Friday, October 12, 2012
Catalyst: an agent that provokes or speeds significant change or action.
Metglas of Conway is a catalyst for the Port of Georgetown.
The company based in Conway will be using the local port for importing some 17,000 tons of steel billets over the next year. The first ship is expected to call a month from now, on Nov. 5.
Each billet or bar of steel is 27 feet long. The company uses the billets to make metal glass alloys and components.
Dodd Smith of Metglas said his company is looking forward to using the Port of Georgetown. The steel will be brought here from Canada. In addition, other steel from Brazil which is shipped to Charleston could change to Georgetown.
Right now, the billets from Brazil are offloaded at Charleston and brought by truck to Conway. Smith hopes the Brazilian company will agree to change to smaller ships that can use Georgetown.
The “announcement is good news for the Port of Georgetown and the maritime community,” said Byron Miller. He’s vice president of marketing/sales support for the South Carolina Ports Authority (SCPA).
“This is a South Carolina company using South Carolina seaports, which demonstrates our port system’s vital role in recruiting and expanding business in our state.”
More than 100 people gathered at the South Carolina Maritime Museum on Front Street in Georgetown to learn about the new business for the port.
Georgetown and Horry county council chairmen, Johnny Morant and Tom Rice, worked together with their respective counties’ economic alliances. Georgetown Mayor Jack Scoville and Sen. Yancey McGill and Rep. Carl Anderson also spoke to the crowd about the significance of the new business.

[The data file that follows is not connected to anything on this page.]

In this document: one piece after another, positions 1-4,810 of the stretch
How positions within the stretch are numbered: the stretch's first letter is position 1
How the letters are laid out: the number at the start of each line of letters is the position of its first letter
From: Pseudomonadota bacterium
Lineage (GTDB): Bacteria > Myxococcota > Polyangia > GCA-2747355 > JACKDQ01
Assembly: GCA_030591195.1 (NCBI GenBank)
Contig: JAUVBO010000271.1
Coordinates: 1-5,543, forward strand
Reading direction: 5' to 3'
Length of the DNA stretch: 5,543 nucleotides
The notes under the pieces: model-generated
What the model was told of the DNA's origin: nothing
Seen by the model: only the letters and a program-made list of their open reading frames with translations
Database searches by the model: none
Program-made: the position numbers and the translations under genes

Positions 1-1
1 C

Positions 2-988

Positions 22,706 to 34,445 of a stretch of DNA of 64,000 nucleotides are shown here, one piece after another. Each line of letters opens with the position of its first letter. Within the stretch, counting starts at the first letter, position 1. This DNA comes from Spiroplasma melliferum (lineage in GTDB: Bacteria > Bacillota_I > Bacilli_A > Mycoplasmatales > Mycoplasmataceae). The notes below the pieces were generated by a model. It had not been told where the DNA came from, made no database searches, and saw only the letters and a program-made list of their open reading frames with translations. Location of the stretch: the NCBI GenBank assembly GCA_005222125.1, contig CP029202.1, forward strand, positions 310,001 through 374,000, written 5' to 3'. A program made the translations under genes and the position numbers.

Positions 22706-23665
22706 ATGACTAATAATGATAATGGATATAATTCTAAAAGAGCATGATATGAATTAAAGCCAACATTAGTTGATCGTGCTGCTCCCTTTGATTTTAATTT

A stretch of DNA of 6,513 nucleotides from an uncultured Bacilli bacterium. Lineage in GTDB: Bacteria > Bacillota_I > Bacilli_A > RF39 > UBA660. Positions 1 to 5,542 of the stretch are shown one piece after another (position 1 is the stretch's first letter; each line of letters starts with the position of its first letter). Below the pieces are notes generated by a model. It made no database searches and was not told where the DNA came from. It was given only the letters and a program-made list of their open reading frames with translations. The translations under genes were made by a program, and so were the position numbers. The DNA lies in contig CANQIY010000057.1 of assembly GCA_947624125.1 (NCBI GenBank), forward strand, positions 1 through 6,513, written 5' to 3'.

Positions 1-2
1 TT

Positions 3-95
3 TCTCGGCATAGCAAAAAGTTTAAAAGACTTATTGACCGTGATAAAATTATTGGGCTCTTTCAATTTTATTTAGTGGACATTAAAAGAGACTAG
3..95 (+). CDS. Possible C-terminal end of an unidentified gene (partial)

Miller noted that Georgetown’s volume has doubled over the past year. From January through August 2012, 378,694 tons came through Georgetown.
For the fiscal year that ended in July, 548,919 tons passed through the port. The year before, the volume was 276,570.
What’s exciting about Metglas is not only the tonnage, but the example it sets for other businesses, Miller and others said.
Over the centuries, Georgetown has shipped naval stores, indigo, rice, cotton, lumber, pulp, steel, fish and much more.
This is the first major import cargo account in probably a decade, Miller said.
The first ship for Metglas is expected to arrive here on or about Nov. 5. It will bring in 3,000 tons of steel billets.
Smith said the Metglas plant in Conway imports supplies from all over the world, and exports to 23 countries.
A ship from Holland will pick up the steel billets in Canada and bring them to Georgetown where they’ll be stored at the SPA warehouse here. They’ll be available for “Just-In-Time” trucking to Conway, Smith said. That will be a big savings to Metglas in transportation costs.
Smith really likes the history of Georgetown. He noted it’s the third oldest town in South Carolina.
This Friday is Columbus Day, celebrating when Christopher Columbus landed in the New World on Oct. 12, 1492. Just 34 years after that, Spanish explorers made a settlement on Winyah Bay, most likely on what is now Hobcaw Barony. While the settlement didn’t last, it was the first European settlement in what is now the United States.
Along with that history, Smith said, this shipping is important for Georgetown.
“Six boats per year, 17,000 tons, is not very much, but hopefully it will catalyze more business for Georgetown,” he said.
“There’s a lot of synergy. It’s a win-win-win situation.”
Each of the speakers agreed with Smith’s assessment, adding that it should also strengthen local efforts to secure the funding for dredging the Port of Georgetown and the federal channel through Winyah Bay.
Mayor Jack Scoville noted that the one-cent sales tax referendum in November contains $5.5 million for dredging. “We need to pass that” for the dredging and other local benefits, he said.
Smith said Kevin Phillips, who handles procurement for Metglas, is planning to go to Brazil to meet with the supplier there to see if they can ship their steel billets to Georgetown, also.
“This is good for the City of Georgetown, a good catalyst, and will help with dredging,” Smith said.
By Tommy Howard